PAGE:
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Somebody I used to know by Wendy Mitchell

Somebody I used to know by Wendy Mitchell

Dementia – eleven books to help us cope (and literary events from 20 Aug 2019)

A search in the mind for a word that you used to know and you start to worry. Not about the word. About getting dementia. Do you have a friend or a loved one with Alzheimer’s? Do you find it difficult? Angela J. Phillip reports on eleven books that might help us to cope.

My friend has Alzheimer’s and she lives alone. She used to have plenty of friends but they are dropping away because it’s difficult nowadays to talk to her. Whenever I ring off (she lives far away) after 30 minutes or an hour, my friend thinks that I’ve talked to her for only a minute and feels hurt that I’m going so soon. She is lonely and getting lonelier although she tries not to complain, so I wonder how I can help. Or if I can help. And how I can cope with her now. Here are some books (in no particular order) that might be useful if you have a friend or a loved one like mine.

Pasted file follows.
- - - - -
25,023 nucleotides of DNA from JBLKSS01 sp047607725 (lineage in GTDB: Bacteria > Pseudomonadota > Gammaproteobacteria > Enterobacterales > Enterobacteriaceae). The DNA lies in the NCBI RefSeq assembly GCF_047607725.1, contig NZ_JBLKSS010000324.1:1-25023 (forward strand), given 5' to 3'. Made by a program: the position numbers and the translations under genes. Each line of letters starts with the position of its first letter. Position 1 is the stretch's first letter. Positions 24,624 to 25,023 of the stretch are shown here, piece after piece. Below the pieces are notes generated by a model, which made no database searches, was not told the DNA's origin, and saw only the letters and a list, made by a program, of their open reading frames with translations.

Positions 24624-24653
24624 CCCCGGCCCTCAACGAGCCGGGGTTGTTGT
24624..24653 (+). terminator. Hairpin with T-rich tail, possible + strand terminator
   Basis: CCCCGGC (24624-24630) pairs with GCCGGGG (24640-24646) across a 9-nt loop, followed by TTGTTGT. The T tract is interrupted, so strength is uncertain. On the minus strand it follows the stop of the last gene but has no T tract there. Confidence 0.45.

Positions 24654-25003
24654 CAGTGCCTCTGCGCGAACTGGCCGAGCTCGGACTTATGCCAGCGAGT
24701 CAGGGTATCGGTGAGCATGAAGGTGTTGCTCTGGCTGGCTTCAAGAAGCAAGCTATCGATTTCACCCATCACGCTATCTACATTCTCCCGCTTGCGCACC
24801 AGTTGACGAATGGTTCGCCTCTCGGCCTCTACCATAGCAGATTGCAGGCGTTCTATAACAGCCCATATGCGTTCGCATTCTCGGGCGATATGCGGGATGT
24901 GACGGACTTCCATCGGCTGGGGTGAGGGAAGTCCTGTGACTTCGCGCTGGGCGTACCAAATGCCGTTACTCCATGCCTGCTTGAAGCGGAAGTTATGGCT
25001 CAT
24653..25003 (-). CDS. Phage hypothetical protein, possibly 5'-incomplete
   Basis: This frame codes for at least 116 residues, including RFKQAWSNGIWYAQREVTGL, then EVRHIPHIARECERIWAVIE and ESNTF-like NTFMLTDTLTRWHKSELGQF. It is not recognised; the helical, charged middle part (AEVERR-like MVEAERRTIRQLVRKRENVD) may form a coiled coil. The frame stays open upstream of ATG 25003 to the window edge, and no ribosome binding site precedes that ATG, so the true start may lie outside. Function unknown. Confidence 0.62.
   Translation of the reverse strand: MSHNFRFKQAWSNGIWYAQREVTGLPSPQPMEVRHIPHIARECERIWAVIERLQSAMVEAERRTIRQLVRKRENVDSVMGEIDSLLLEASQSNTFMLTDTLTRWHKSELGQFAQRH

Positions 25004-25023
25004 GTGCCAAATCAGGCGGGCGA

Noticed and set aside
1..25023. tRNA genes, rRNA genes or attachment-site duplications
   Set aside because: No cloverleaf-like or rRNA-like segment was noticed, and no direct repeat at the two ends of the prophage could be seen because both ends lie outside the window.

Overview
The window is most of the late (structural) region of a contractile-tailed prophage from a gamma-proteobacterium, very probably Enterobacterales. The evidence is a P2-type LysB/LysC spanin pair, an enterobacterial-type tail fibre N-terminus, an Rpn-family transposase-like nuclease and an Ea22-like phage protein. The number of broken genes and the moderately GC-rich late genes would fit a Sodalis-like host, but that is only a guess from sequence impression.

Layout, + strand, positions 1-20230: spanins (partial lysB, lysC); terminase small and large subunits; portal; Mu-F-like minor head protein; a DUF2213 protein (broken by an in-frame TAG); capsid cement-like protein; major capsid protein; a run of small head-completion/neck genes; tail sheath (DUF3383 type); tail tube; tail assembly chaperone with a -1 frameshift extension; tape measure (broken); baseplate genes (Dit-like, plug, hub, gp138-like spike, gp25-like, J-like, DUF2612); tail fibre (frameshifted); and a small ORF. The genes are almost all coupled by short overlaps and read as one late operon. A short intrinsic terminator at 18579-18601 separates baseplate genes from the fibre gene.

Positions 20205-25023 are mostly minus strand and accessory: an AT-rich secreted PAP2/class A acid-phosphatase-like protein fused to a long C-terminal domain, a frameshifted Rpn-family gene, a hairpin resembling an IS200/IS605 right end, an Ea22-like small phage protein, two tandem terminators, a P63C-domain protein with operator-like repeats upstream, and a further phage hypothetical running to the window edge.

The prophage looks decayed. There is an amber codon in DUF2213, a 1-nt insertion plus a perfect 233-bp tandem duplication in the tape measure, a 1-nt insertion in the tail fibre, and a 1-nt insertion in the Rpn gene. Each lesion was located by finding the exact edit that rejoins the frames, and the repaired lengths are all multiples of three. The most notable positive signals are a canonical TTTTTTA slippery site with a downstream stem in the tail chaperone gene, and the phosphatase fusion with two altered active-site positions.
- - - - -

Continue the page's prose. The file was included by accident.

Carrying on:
1.  ‘Somebody I used to know’ (2019) by Wendy Mitchell
Somebody I used to know is a memoir, an account from the inside of what Wendy Mitchell feels like to find out that, at the age of 58, she has Alzheimer’s. And then she writes about how she starts to live a different kind of life where the self that she used to be gradually disappears. She feels that the ‘self’ she had before is not the ‘self’ that she is now and addresses her former self as ‘you’ (all those things ‘you’ used to do before, how fast ‘you’ used to be).